Northbound Central Subway platform at Union Square
Central Subway platform at Union Square

It’s also worth noting how long the escalator ride down is, since it has to tunnel under both the Muni Metro and BART tracks:

Central Subway escalator at Union Square
Escalator down to the platform at Union Square

Finally the line continued a few more blocks under Stockton Street, ending at Chinatown – Rose Pak.

Entrance at Chinatown - Rose Pak
Entrance at Chinatown – Rose Pak
Platform at Chinatown - Rose Pak
Platform at Chinatown – Rose Pak

Ridership on the new extension has apparently not been great, largely due to the fact that it isn’t that well connected with other bus and rail lines and it doesn’t actually go all that far. However, there are a number of proposals to extend the line further into the northwest part of San Francisco which currently doesn’t have any rail service. There were once proposals to run BART along Geary, but unfortunately none of those came to fruition. This subway could be the first step towards filling that gap and bringing rail to northeast San Francisco.

The architecture of the underground stations is pretty nice in my opinion. It’s definitely a lot more modern and impressive than a lot of the older systems, like what we have back in Chicago. I like that the stations are more open and pretty brightly lit, and the platforms are shiny compared to the dull concrete we have in Chicago. I hope that in the years to come they are well maintained and keep this appearance. Some of the older BART stations, like Embarcadero shown below, still maintain the bright and shiny appearance, so I have hope.

BART platform at Embarcadero
Platform at Embarcadero (taken in 2018)

In addition to the Central Subway project, the other big rail project in San Francisco right now is the electrification of Caltrain, the peninsula commuter rail line. I was able to take some photos of the new catenary system at San Bruno:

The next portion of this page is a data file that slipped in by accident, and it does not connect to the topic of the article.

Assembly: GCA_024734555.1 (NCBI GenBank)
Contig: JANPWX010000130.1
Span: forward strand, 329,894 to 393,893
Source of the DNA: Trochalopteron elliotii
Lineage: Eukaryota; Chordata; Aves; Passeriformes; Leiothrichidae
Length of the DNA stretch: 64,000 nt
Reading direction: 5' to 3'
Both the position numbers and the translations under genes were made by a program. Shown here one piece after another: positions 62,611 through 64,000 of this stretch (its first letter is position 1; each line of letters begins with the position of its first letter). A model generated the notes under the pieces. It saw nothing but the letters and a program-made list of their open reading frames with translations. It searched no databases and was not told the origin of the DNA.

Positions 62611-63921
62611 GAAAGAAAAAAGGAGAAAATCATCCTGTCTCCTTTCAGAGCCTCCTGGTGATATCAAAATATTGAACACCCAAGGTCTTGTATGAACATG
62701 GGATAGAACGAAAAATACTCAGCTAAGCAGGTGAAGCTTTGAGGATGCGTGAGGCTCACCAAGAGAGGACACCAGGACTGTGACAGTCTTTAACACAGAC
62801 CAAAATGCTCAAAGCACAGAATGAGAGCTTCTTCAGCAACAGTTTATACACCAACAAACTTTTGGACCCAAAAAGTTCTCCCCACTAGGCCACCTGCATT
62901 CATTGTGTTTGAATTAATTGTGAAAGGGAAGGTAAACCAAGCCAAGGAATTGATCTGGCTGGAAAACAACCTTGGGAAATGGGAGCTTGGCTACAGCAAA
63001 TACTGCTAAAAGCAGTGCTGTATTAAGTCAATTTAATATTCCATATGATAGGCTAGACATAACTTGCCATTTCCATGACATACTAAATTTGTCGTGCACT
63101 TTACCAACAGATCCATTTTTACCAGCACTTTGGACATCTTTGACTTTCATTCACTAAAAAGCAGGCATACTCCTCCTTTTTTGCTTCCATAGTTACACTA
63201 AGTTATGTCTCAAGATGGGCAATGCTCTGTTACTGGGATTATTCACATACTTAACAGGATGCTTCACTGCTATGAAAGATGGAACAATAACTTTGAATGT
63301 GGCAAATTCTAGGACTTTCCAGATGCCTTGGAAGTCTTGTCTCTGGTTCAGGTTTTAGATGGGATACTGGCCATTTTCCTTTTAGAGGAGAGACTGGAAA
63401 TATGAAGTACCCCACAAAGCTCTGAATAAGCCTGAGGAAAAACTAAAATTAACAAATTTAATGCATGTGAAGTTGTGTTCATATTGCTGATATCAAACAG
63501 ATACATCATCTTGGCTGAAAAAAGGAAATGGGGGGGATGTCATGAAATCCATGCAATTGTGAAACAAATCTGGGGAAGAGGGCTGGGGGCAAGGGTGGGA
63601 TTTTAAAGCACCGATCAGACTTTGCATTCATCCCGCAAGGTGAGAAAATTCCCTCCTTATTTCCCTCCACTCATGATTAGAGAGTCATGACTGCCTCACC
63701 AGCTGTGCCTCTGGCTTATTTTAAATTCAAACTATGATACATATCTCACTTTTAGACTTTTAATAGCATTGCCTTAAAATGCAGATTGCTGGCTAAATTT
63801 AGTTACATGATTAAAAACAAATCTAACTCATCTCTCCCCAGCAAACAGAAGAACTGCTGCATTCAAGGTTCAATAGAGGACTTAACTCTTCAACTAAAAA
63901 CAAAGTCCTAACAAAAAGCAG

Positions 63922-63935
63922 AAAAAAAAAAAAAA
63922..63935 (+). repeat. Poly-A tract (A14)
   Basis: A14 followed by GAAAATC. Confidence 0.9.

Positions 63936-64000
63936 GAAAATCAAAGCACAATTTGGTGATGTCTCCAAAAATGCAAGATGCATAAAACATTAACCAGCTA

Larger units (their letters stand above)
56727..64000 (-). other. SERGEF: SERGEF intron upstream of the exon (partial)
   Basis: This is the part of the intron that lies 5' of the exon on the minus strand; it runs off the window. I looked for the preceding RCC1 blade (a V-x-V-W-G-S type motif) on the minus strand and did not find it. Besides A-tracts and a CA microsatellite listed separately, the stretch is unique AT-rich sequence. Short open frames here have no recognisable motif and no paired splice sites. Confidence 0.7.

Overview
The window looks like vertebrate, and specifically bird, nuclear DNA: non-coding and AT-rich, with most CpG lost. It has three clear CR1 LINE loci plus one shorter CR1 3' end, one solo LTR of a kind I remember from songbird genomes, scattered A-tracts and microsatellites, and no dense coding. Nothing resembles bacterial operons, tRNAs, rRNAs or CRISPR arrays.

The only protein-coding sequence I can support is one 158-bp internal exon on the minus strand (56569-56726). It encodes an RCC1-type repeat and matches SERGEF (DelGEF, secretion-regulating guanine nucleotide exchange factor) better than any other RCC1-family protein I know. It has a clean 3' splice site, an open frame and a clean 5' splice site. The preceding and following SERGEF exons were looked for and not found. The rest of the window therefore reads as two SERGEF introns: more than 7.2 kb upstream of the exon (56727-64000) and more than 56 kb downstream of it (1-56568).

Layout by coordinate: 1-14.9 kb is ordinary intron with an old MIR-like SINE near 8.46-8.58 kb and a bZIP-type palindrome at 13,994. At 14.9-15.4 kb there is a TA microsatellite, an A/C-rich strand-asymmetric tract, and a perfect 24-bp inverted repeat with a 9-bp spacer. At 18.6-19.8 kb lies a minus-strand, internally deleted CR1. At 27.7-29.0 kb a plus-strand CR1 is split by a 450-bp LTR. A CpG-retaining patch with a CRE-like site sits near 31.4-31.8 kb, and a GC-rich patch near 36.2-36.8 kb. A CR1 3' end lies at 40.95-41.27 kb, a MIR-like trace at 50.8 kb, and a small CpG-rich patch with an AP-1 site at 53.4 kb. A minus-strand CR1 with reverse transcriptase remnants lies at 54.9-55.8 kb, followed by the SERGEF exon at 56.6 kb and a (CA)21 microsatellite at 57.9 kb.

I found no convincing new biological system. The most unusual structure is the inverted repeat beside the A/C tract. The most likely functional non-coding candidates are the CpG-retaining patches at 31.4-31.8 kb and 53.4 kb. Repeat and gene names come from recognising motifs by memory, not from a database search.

Platform at San Bruno Caltrain
New overhead catenary at San Bruno

From their website, it looks like they hope to have electrification complete by the second half of this year, and electric passenger service starting second half of next year. This is exciting, and I hope that other commuter rail systems in the US consider electrifying as well.

I also got a bunch of other photos, but want to focus on one other. In 2017/2018 (the week around New Years), I was on the J Church and passed Mission Dolores Park. I noticed that there was a really good view of the skyline from that station, so I hopped off and got a picture:

San Franciso skyline from Mission Dolores Park
San Francisco skyline from Mission Dolores Park in 2018

I liked how that picture came out, so I returned that evening for a nighttime picture:

San Francisco nighttime skyline from Mission Dolores Park
San Francisco nighttime skyline from Mission Dolores Park in 2018

I was a little less satisfied with that picture. Due to a combination of a camera that wasn’t great for long distance night shots and my lack of skill with it, it didn’t come out as well as I wanted it to. When we decided we were going to San Francisco, I made plans to get a redo of that shot, and as luck would have it the first night we had enough of a break in the rain to make it happen:

San Francisco nighttime skyline from Mission Dolores Park
San Francisco nighttime skyline from Mission Dolores Park in 2023

All things considered, I’m pretty satisfied with how that one turned out. It only took five years to get a chance to redo that shot, but I came back better than ever with a better camera and more knowledge on how to use it properly.

Another less dramatic change was the introduction of the new BART fleet. While the old trains are pretty worn out after their decades of service, the new ones are super sleek.

Two trains at SFO Airport
Old train on the left with a new train on the right
Northbound train at San Leandro
New train
BART D Car interior
New train interior

The new trains have a much more modern look to them, and they were quieter than the old ones too as an added bonus.

It was of course great reconnecting with friends, and it was great to see San Francisco again. I’m sure I’ll find myself there again someday.